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Grading the Mariners' Curious Trade for Dee Gordon

The Mariners have no need for a second baseman (see: Cano, Robinson), so they plan to have Dee Gordon play centerfield for the first time in his major league career.

The Mariners have a new centerfielder—albeit one who’s never played a single inning there in his major league career. On Thursday evening, Seattle general manager and perpetual motion machine Jerry Dipoto finalized a four-player deal to acquire former All-Star second baseman Dee Gordon from the Marlins. But with Robinson Cano already in place at the keystone for Seattle, Gordon will instead head to centerfield in a risky experiment as Dipoto seeks to plug a persistent roster hole.

Gordon, who turns 30 in April, is far removed from the 2015 season when he hit .333/.359/.418 and earned an All-Star nod, a Gold Glove, a Silver Slugger award and the National League batting title. A positive PED test in late April 2016 landed him an 80-game suspension, after which he hit only .268/.312/.333 in 249 plate appearances, then followed that up with an improved yet still anemic .308/.341/.375 line last year. All told, he’s posted an 88 OPS+ and a total of 3.9 WAR since the start of the 2016 season, with a BABIP-inflated batting average dragged down by his abysmal plate discipline (just 43 walks in 1,041 plate appearances!) and non-existent power.

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The Mariners are hopefully under no delusions with regards to Gordon’s offense; his true selling point is his speed. Gordon has led the majors in steals three of the last four years (his suspension-shortened 2016 being the exception), including 60 swipes last season to outpace fellow skinny speedster Billy Hamilton. He’s a true weapon on the base paths, even if his stolen base percentage (79% last year, 77% for his career) leaves something to be desired.

The real value of Gordon’s speed, though, will be in making the transition to the outfield, and that’s where things get tricky. Gordon has never played center in the majors or in the minors; his only experience there as a professional came across nine games four years ago in the Dominican Winter League as a member of the Licey Tigers. The hope for the Mariners will be that Gordon’s legs allow him to cover enough ground to succeed there defensively. There’s recent precedent for that working: Hamilton went from a shortstop in high school and the minors to centerfield with the Reds and has emerged as a Gold Glove-caliber player there thanks in large part to his ability to cover absurd amounts of ground in a flash. But it’s still a difficult position to play, and one that Gordon will have to learn on the fly; Hamilton got an entire season in the minors to test his skills there, while Gordon will have to figure it out over the course of just the winter and spring training.

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If nothing else, though, Gordon has the tools to succeed in the outfield; by Statcast’s sprint speed metric, he’d have been the fourth-fastest centerfielder in the game in 2017, behind Hamilton, Byron Buxton and Bradley Zimmer—plus defenders, all. He also can’t do much if any worse than last year’s Mariners regulars, Jarrod Dyson (aka the poor man’s version of Dee Gordon) and Guillermo Heredia (a terrible hitter and average defender who’s better suited as a backup). For as weak as Gordon is offensively, even last year’s meager output far surpasses what Seattle’s collective centerfielders did: a .612 OPS, the lowest mark in the majors by far.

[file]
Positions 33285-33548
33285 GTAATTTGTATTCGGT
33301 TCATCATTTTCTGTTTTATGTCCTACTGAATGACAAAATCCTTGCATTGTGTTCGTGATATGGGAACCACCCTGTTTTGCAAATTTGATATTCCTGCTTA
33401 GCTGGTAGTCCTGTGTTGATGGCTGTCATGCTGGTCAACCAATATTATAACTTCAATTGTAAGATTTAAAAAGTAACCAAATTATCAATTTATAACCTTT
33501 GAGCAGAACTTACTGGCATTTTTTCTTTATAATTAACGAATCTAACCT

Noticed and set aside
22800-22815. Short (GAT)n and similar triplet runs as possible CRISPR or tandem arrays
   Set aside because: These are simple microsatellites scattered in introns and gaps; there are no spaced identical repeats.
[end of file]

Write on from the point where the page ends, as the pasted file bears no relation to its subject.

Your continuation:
Still, it’s a gamble on Dipoto’s part, especially given Gordon’s price tag: an unappetizing $38.5 million over the next three years, as well as a $14 million team option or $1 million buyout in 2021. There’s also the risk that, as Gordon crests 30, his legs will start to go as he ages. Any diminishment in Gordon’s speed will rob him of any defensive value in center and turn him into mostly useless player. And while the prospect cost of the deal wasn’t high—three minor leaguers, with righthander and former second-round pick Nick Neidert as the most notable name—it further thins out a farm system that already had little to offer.

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Indeed, the true key to this deal may not be Gordon; instead, it may be the $1 million in international bonus pool money the Marlins are sending Seattle’s way as well. As you may have heard, the Mariners are one of seven finalists for Japanese ace Shohei Ohtani, if not the favorites for his services. And thanks to the $1 million from Miami, the Mariners can now offer him more money than the other teams still in the running. Granted, we’re only talking about $3.557 million total, or about $20,000 more than second-place Texas and in pursuit of a player for whom money is clearly secondary—if not tertiary, quaternary or quinary—in importance. But it can’t hurt to add some change to the Ohtani piggy bank, as Dipoto did on Wednesday night when he sent a prospect to the Twins for another $1 million in international spending money.

Ohtani aside, though, acquiring Gordon does take care of a position that was nothing but trouble for Seattle last year, even if the solution doesn’t look all that appealing on first glance. Clearly unexcited about the free-agent options available to him (sorry, Carlos Gomez and Jon Jay), Dipoto has zigged where others may have zagged. Whether this deal puts him and the Mariners on a path back toward contention—or any closer to Ohtani—remains to be seen.

Grade: B-